Some of the above-mentioned elements of gender budgeting have been introduced in CESEE countries, as the following examples from the region demonstrate:

  • Austria is a world leader in gender budgeting, supported by a constitutional mandate for all levels of government, and an approach that fully integrates gender budgeting into the country’s performance budgeting system. Notable features include a gender budget statement; comprehensive reporting on gender-related objectives; gender impact assessments; and integration of a gender perspective into audits.
  • In Albania, as in the Austrian model, the government is required by law to identify gender equality objectives in the Medium-Term Budget Program; and there are gender-related criteria for the distribution of the Regional Development Funds.
  • Macedonia developed a Strategy on Gender Responsive Budgeting in July 2012, aiming to systematically include the principle of equal opportunities in all budget processes; the collection and analysis of gender-disaggregated data; establishment of an oversight committee; and consultations with civil society.
  • Work on gender budgeting in Ukraine is aligned with budgetary and public administration reforms. The initiative aims at increasing economic efficiency and effectiveness in budget allocations by considering the needs of both genders.

To support these important initiatives in the region, FAD and the JVI will bring together countries to: (i) develop a better understanding of gender budgeting practices and their integration with the PFM cycle; (ii) present innovations in gender budgeting and the challenges they face; (iii) initiate a dialogue among the participating countries on the design and implementation of gender budgeting initiatives and practices, with the objective of learning lessons and improving the impact of these initiatives.The workshop will include government representatives from various agencies—including gender policy coordination units, ministries of finance, and specific sectors—as well as regional experts supporting gender budget initiatives, such as UN Women in the region. The JVI will contact the countries of the region and ask for nominations for the workshop, which will be held at the Joint Vienna Institute in Vienna from February 20-22, 2018.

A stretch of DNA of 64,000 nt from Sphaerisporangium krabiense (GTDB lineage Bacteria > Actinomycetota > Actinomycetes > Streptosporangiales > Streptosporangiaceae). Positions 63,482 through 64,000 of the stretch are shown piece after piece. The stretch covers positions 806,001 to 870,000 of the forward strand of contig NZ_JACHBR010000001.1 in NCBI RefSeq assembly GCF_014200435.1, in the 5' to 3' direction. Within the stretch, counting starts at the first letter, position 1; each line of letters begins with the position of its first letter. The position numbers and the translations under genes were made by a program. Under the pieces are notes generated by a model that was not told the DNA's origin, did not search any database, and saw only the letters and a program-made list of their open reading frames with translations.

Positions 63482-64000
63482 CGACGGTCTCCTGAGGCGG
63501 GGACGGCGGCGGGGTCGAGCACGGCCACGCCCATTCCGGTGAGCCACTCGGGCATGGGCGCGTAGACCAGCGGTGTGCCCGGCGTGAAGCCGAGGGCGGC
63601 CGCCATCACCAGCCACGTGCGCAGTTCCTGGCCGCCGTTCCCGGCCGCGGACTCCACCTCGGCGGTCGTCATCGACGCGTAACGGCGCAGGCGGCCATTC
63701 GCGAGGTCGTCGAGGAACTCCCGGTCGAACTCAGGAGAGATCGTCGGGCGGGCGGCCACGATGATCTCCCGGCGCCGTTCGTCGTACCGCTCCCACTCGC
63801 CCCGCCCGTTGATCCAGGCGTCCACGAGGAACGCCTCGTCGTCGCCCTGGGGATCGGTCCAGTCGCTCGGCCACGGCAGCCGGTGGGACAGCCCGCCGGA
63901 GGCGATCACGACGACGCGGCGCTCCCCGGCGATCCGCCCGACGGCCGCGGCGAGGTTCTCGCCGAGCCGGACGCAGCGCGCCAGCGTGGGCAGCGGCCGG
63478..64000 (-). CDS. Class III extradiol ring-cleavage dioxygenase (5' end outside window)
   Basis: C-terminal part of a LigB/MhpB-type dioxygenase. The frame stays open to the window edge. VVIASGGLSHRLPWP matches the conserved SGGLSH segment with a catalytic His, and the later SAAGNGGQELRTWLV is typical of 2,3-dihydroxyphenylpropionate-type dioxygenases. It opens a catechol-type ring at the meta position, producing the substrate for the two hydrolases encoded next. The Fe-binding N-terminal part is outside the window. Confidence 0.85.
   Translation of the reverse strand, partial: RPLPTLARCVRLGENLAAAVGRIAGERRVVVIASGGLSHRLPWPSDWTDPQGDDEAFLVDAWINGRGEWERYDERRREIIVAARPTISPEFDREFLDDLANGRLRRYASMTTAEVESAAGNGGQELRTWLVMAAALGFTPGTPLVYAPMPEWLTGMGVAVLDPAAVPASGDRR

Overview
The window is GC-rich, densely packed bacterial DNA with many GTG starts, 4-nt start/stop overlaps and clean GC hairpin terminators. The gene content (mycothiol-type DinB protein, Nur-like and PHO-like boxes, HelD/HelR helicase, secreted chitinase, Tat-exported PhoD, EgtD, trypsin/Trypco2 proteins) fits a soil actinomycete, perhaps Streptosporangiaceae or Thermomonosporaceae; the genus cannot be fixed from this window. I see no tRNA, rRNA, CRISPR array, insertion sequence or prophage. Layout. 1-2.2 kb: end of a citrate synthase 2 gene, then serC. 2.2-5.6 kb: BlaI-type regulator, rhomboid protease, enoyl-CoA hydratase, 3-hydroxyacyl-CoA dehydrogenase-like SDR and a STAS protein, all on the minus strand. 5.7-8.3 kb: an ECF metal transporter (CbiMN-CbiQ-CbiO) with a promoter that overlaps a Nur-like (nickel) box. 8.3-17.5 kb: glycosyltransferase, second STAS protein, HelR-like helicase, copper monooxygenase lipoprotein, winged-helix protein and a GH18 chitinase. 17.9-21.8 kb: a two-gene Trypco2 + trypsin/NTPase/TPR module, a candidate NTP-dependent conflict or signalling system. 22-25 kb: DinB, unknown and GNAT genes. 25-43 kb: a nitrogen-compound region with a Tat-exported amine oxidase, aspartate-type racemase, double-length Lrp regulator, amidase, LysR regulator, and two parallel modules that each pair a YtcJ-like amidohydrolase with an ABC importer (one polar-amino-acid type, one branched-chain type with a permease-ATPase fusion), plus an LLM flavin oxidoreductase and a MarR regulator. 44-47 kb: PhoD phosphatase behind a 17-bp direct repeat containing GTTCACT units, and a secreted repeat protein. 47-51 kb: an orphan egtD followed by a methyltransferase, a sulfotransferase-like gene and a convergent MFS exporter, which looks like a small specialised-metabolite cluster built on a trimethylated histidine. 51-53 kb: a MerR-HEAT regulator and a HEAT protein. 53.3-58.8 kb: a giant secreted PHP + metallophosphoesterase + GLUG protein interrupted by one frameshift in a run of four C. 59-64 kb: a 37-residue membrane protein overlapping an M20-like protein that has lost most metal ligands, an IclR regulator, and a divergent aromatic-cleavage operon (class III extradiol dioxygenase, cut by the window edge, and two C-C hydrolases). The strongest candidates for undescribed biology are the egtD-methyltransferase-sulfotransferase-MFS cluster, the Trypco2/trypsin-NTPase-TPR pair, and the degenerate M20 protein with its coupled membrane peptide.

Carolina Renteria, Division Chief, Fiscal Affairs Department, IMF; Asel Isakova, Economist, JVI; and Johann Seiwald, Senior Economist, Fiscal Affairs Department, IMF

[1] OECD, 2016, “Gender Budgeting in OECD countries,”; IMF, 2017, “Gender Budgeting in G7 Countries.” Stotsky, J., et al., 2016, “Trends in Gender Equality and Women’s Advancements,” IMF Working Paper No. 21, 2016;

[2] For more information and references see IMF, 2017, “Women, Work, and Economic Growth: Leveling the Playing Field,” ed. Kochhar K., Jain-Chandra, S., and Newiak, M.

[3] Lagarde, C., 2017, Every Woman Counts: Gender Budgeting in G7 Countries,

[4] World Bank data: a simple average is calculated for a sample of countries that includes Albania, Bosnia and Herzegovina, Bulgaria, Croatia, Czech Republic, Estonia, Hungary, Latvia, Lithuania, Macedonia FYR, Moldova, Montenegro, Poland, Russia, Serbia, Slovenia, Slovak Republic, and Ukraine.

[5] IMF, 2017, “Gender Budgeting in G7 Countries”.